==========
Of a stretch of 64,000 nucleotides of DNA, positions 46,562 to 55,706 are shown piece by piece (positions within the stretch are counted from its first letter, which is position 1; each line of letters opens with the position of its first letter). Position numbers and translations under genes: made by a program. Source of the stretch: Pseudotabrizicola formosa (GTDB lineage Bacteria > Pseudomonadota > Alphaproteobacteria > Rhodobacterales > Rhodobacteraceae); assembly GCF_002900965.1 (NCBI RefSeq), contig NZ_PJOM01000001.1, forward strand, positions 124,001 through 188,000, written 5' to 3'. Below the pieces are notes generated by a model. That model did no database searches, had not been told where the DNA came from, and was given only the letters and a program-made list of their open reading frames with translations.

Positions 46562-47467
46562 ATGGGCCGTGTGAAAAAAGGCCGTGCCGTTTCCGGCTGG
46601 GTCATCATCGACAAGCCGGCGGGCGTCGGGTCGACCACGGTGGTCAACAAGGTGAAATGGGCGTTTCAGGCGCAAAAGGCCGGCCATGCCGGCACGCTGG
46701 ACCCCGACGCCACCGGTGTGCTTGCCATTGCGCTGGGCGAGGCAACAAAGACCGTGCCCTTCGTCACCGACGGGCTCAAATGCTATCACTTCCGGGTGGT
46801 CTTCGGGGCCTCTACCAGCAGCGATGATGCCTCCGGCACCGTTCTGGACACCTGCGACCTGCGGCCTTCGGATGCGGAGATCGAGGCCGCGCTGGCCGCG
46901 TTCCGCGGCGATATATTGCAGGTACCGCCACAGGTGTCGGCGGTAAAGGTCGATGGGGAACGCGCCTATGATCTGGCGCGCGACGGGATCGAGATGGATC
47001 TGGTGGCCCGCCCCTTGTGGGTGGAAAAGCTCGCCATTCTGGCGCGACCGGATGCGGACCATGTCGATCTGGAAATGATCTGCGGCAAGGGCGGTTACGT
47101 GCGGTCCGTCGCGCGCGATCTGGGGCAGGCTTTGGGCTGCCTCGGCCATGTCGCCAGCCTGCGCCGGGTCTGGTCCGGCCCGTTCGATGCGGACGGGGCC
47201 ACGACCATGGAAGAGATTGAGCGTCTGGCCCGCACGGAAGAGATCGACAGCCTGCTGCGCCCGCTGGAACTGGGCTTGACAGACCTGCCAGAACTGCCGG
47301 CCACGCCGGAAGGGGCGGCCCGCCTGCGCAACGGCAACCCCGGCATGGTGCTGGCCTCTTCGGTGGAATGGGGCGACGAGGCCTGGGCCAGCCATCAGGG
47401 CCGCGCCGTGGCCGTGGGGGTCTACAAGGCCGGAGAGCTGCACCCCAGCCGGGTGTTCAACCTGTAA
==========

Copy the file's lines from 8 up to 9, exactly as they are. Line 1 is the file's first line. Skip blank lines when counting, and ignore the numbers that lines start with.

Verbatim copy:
47001 TGGTGGCCCGCCCCTTGTGGGTGGAAAAGCTCGCCATTCTGGCGCGACCGGATGCGGACCATGTCGATCTGGAAATGATCTGCGGCAAGGGCGGTTACGT
47101 GCGGTCCGTCGCGCGCGATCTGGGGCAGGCTTTGGGCTGCCTCGGCCATGTCGCCAGCCTGCGCCGGGTCTGGTCCGGCCCGTTCGATGCGGACGGGGCC